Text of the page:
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Hundreds Spend the Night on Farms as Blizzard Clogs Minnesota Roads

February 16, 1988|Associated Press

MINNEAPOLIS — Hundreds of snowbound motorists spent the night in their cars, on farms and in National Guard armories when a blizzard clogged major roads for nearly 24 hours in southwestern Minnesota, authorities said Monday.

"We had numerous people, a hundred would not be stretching it, who spent the night away from home on farms, in addition to the people who got to town and stayed there," said Les Muck, a State Patrol dispatcher in Marshall.

Less than an inch of snow fell, but winds blowing up to 45 m.p.h. picked up more than a foot of snow cover from the ground late Sunday. The blowing snow cut visibility to zero and piled up in drifts to 7 feet high, Muck said.

100 Miles of Road Closed

The State Patrol closed about a 100-mile stretch of Interstate 90 from the South Dakota border to 10 miles east of Jackson and did not reopen it until late Monday, Muck said. Several other highways and county roads also were closed, he said.

There were numerous multi-vehicle accidents with injuries, but no fatalities were reported, he said.

Elsewhere, snow blown by wind gusting to 60 m.p.h. cut visibility and forced Wyoming police to close a 99-mile stretch of Interstate 80 between Cheyenne and Laramie for about 4 hours Monday.

More than 300 motorists sought shelter in Minnesota National Guard armories in Worthington, Redwood Falls and Jackson, Muck said.

The Worthington armory had travelers from as far away as Tennessee, said National Guard 1st Sgt. Ron Balster.

Food, Shelter Provided

"We got 200 furniture blankets from U-Haul," Balster said. "We got paper towels from Campbell Soup. And people have brought in all kinds of food. There are sandwiches, chicken. One person just brought in 2 gallons of milk."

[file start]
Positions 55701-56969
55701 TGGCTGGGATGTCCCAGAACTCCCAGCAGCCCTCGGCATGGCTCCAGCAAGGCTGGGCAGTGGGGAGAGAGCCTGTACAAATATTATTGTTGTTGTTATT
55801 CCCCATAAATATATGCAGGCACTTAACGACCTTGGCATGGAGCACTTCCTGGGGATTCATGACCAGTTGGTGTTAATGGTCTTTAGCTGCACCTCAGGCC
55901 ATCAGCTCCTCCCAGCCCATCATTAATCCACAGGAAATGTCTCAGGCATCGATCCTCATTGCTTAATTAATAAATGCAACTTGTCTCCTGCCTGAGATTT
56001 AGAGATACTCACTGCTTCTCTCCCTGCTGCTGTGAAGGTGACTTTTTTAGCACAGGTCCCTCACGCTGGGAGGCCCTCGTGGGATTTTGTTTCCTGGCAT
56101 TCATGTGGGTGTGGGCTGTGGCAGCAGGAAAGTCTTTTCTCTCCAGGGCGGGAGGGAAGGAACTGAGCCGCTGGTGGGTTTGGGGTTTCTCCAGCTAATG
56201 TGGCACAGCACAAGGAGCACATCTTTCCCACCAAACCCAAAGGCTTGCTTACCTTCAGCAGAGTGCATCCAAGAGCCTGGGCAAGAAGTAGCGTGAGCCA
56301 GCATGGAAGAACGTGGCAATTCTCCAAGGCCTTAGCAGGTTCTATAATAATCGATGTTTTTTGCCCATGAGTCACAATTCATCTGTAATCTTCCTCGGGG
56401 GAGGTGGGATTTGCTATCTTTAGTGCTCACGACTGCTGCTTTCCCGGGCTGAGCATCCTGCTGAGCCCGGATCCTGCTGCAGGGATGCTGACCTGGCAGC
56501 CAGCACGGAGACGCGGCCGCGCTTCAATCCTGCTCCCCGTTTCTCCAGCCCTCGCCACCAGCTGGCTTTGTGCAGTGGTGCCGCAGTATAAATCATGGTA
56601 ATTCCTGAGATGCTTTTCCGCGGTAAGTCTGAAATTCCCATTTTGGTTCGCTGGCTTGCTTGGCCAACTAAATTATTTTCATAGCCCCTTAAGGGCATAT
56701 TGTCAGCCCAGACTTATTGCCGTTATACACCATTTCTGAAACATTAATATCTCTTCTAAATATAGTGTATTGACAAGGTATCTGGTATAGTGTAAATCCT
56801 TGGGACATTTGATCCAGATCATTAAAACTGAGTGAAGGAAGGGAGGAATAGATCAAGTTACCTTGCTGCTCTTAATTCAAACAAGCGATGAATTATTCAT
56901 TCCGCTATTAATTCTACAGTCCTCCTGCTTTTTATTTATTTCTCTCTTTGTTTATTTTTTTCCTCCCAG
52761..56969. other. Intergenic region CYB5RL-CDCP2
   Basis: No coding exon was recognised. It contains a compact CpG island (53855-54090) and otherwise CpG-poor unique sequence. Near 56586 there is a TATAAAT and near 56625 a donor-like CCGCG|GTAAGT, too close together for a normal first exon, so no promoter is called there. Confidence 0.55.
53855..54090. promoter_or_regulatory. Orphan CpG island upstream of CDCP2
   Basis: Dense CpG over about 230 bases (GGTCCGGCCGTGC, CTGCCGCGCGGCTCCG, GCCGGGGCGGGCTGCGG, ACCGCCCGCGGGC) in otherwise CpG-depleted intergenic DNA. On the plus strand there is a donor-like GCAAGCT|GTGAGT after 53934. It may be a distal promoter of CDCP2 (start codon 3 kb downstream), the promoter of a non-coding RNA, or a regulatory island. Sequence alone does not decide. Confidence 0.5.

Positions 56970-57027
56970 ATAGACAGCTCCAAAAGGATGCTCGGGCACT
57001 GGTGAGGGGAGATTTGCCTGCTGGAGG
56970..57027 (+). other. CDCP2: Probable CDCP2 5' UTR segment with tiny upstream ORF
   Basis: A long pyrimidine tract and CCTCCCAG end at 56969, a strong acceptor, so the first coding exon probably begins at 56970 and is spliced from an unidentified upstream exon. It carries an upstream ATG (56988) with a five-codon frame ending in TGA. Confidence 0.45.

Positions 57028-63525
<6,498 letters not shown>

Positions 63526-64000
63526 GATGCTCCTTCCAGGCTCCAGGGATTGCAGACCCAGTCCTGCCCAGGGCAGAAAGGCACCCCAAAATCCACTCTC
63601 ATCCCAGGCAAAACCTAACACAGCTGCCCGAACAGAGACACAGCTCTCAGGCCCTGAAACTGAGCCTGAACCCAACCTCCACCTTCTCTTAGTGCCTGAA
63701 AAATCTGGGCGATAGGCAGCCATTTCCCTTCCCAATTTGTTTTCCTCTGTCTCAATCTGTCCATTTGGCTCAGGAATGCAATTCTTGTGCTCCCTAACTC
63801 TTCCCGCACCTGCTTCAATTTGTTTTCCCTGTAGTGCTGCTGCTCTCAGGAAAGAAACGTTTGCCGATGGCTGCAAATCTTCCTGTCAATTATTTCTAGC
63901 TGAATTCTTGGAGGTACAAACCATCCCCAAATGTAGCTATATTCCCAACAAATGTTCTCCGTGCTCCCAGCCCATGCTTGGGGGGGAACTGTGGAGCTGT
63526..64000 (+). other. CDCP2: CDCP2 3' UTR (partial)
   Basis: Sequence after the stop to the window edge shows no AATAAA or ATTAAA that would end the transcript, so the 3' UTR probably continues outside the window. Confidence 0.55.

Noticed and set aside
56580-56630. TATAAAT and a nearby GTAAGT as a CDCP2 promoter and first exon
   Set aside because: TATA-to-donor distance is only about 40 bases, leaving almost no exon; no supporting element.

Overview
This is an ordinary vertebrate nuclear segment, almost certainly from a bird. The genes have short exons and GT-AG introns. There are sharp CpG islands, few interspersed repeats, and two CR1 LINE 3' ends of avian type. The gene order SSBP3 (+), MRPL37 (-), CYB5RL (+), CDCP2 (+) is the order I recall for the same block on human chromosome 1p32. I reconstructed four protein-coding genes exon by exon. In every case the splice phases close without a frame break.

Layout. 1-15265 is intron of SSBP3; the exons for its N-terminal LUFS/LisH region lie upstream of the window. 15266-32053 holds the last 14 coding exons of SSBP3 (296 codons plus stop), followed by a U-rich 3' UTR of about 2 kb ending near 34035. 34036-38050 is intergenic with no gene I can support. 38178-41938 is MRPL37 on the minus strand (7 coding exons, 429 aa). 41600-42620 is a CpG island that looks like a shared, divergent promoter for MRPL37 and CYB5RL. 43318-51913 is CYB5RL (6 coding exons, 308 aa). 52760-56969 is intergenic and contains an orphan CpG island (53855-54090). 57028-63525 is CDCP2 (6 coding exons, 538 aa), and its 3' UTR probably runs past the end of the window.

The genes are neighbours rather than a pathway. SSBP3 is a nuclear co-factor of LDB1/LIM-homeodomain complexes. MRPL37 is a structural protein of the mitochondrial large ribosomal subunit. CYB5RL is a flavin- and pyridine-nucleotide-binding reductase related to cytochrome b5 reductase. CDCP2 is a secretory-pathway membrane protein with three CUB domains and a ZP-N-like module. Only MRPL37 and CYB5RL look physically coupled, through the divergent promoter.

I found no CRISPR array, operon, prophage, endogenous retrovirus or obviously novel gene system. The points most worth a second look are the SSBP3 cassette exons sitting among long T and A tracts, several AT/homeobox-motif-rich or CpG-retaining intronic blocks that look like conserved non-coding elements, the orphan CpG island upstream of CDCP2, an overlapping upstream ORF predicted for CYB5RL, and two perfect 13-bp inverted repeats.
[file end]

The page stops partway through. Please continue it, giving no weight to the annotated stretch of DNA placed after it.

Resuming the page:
"We had 12 cars up here at one time fighting to get in the door for one room," said Lucille Thorn, manager of the Oxford Motel in Worthington.

Many people spent the night in motel lobbies and meeting rooms.

Tim and Julie Burns of Luverne and their three children were among those stranded on Interstate 90 for hours before reaching the armory in Jackson.

Julie Burns said traffic came to a standstill in near-zero visibility Sunday afternoon about 10 miles east of Worthington. And depleted car fuel posed another dilemma.

"We were on empty and I was really nervous about that and I told my husband we had to get to another car," she said.

A couple from St. Paul offered them shelter in their car, "so the five of us sat in the back of their car for almost 9 hours, just keeping warm," Julie Burns said. "They had a full tank."

Subzero Temperatures

Temperatures in the area were in the single digits and zero to minus 10 overnight with a windchill of 20 to 40 below, the National Weather Service said.

Finally, plows were able to clear the opposite side of the highway.

"Around 1 a.m., we saw cars going in the opposite direction and one of them stopped," she said. "It was two guys from Sioux City (Iowa) . . . and they said they'd take us to Jackson. And, with our kids, we wanted to get out of the car and to the armory in Jackson where we had some space."

The family got to the armory around 3 a.m.

The low visibility and high drifts kept plows and rescue vehicles off many roads until early Monday, said Lorren Simon, another State Patrol dispatcher in Marshall.

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